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This isn’t really a lesson, just some thoughts I’ve shared on Facebook recently.
Why do some pastors (and Christians) think that their presumption of correct doctrine gives them the right to be offensive? Example shared at a recent LOAF meeting: one local pastor (not present) told another “I’m praying for you to get saved”…
If you look at the bunch that Jesus served the Last Supper to, you wonder how any church can deny this sacrament to anyone.
Jesus did not constantly scold or browbeat his disciples – much less unbelievers. Where do some ministers get the idea that this is the thing to do?
Graham Cooke speaking on “decisions that define us”. Church is about making a difference, not being a social club. Being an army, not just a hospital.
Listen (it runs a little over seven minutes).
Just now (about 7am this morning), I was listening to Todd Bentley’s CD “Soaking in the Secret Place” and had a vision. I was in a small (1-2 person) boat by myself, moving across a small calm lake. I don’t know whether it was in heaven or earth. The day was sunny and mild, probably 75 degrees, and just the slightest hint of a breeze. There was no motor or sail, I don’t know how the boat was propelled, but it seemed to go what direction I wished it to.
I saw a small river coming into the lake and decided to go up this river, and the boat went that direction. I went a little ways up the river and came to a large field of emerald-green grass. Jesus was sitting there on a throne and I knew I was supposed to get out of the boat. When I did, He got out a picnic basket and blanket and invited me to have lunch with Him (fish sandwiches!) Although I describe it as a blanket by its heavier nature, it actually looked a lot like a red and white checkered tablecloth.
I wanted to listen to Him teach, but He said I needed to eat and “hang out” more, so I happily did. We didn’t talk much, I just enjoyed His presence. Then we both laid down on our backs and looked up at the shapes in the clouds. He asked me what I saw in one, and I said I saw a chariot. It was a very calm but fulfilling experience.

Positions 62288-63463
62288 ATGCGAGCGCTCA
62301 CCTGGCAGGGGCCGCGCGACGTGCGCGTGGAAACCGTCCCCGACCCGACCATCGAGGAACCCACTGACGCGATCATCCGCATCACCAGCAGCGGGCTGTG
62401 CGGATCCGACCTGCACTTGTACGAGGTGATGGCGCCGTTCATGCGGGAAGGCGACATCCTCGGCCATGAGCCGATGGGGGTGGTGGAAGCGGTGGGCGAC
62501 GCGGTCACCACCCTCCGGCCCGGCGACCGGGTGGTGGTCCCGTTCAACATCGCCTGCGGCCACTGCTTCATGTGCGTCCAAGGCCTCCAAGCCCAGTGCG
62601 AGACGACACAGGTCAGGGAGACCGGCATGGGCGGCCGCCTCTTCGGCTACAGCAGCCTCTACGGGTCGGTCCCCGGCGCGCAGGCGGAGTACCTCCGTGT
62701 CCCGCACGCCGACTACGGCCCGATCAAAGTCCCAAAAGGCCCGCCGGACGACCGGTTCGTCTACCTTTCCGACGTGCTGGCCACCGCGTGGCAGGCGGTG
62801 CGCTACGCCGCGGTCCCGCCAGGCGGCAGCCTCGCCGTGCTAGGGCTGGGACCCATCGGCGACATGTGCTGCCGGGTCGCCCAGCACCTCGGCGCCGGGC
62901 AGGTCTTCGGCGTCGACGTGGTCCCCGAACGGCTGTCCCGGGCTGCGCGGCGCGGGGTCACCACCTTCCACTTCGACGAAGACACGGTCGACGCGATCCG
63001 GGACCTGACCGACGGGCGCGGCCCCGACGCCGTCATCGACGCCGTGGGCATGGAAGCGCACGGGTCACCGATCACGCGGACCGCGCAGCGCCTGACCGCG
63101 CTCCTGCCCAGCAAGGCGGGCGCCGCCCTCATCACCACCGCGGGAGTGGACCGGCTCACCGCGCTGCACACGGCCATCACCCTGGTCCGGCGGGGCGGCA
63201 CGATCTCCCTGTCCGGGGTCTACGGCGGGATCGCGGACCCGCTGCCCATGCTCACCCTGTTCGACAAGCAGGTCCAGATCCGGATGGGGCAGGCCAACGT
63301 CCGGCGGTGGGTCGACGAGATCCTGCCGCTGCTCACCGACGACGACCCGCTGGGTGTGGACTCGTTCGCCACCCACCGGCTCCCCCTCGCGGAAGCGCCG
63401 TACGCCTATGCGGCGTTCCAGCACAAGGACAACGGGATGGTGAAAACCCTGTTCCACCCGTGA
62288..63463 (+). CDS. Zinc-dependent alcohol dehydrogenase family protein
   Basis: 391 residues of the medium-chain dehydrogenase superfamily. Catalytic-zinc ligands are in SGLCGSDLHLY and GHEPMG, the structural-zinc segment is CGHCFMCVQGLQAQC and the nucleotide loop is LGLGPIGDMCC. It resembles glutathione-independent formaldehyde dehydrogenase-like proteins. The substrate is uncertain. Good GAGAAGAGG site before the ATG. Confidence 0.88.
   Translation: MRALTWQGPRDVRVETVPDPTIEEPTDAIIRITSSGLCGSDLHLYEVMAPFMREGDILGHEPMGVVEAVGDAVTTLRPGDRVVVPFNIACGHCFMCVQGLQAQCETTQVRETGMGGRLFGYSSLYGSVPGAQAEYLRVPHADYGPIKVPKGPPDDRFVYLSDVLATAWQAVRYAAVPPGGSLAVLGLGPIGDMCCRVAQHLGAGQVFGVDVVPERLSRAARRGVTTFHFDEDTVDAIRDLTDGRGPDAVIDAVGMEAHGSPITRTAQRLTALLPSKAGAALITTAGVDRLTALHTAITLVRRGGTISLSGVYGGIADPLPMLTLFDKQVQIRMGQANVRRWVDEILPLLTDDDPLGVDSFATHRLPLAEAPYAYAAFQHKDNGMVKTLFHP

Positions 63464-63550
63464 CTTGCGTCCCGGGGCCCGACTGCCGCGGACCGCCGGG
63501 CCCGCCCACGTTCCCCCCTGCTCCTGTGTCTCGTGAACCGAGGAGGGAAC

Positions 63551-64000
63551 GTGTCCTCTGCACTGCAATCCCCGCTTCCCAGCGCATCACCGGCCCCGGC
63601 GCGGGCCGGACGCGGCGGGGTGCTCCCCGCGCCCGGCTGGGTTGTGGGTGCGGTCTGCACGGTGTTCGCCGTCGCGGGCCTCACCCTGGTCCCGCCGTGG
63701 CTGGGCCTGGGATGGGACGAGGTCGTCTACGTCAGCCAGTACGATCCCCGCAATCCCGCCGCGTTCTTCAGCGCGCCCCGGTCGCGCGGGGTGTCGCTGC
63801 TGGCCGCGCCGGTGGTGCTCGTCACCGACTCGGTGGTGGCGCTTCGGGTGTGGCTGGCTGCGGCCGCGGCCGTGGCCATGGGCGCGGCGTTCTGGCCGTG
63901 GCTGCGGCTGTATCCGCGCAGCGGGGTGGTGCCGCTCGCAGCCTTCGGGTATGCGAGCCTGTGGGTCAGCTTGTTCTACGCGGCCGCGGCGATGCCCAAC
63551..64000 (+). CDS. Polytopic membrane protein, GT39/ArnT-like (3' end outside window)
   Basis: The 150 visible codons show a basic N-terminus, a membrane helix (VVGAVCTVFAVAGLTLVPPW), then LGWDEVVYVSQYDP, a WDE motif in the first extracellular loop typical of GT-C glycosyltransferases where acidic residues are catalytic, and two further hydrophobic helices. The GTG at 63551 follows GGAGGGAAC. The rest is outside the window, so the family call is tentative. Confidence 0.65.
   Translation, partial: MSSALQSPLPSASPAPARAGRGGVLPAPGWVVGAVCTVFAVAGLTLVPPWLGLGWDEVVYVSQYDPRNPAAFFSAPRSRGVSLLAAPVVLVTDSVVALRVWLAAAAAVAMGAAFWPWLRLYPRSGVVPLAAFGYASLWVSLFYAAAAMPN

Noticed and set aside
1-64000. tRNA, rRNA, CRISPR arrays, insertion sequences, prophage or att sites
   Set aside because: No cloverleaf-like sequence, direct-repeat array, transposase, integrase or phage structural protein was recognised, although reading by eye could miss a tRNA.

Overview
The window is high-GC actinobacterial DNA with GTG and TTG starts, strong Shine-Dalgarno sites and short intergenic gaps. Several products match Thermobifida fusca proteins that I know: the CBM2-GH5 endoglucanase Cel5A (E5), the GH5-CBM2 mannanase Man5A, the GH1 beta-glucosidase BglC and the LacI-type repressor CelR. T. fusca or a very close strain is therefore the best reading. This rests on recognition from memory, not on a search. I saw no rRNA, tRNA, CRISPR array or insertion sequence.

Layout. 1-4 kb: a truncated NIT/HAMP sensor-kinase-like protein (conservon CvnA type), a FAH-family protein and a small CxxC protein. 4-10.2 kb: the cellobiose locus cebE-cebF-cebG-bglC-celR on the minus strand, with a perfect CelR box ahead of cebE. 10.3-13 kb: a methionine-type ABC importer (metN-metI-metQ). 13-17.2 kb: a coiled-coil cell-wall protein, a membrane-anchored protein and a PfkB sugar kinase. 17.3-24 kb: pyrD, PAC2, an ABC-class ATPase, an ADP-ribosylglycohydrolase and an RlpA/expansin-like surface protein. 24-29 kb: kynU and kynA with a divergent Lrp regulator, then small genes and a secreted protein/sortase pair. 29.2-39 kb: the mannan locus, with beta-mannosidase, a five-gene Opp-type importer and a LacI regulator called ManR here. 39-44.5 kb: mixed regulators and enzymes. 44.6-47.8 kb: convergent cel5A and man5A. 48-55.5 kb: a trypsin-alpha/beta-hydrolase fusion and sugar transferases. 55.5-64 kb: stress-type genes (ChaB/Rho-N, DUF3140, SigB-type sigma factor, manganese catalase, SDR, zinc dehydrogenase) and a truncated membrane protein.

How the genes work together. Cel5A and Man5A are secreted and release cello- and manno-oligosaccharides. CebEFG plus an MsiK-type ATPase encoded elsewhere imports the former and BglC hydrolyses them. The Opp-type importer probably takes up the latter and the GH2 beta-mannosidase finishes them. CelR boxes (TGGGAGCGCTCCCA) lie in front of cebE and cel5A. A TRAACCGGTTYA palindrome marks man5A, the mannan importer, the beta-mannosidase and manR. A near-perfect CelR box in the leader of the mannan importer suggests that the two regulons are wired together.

As I got up to go, He said to me “You can come back here any time you wish.” I am still processing the significance of this vision.
Last night I had an odd dream … I was riding in a car with a well-known evangelist (her car – a large car like a Lincoln, with a driver in the front seat, we were in the back seat) … we were talking about a computer program I wrote.
We arrived at our destination, and I helped her take pieces of an artificial Christmas tree out of the trunk and into a house of some sort (not mine, but much larger). Then all the sudden I was sitting in my living room with her, and once again I was trying to explain a part of this computer program to her. Then it ended.
It was odd because if I had time to spend with this person, I would certainly serve her (help her carry the tree pieces) … but the last thing I would do if I sat down with her on my couch is try to talk about my day job!
After I woke up, I was thinking “That was an odd dream, what are you trying to tell me, Lord?” and He reminded me of the story of Mary and Martha (Luke 10:38-42). Martha was busy making lunch, while Mary listened to Jesus. Making lunch is a good thing, but Jesus apparently didn’t ask her to do so.
It was a reminder about the importance of what I do with my free time, who I spend it with, and what I do during that time.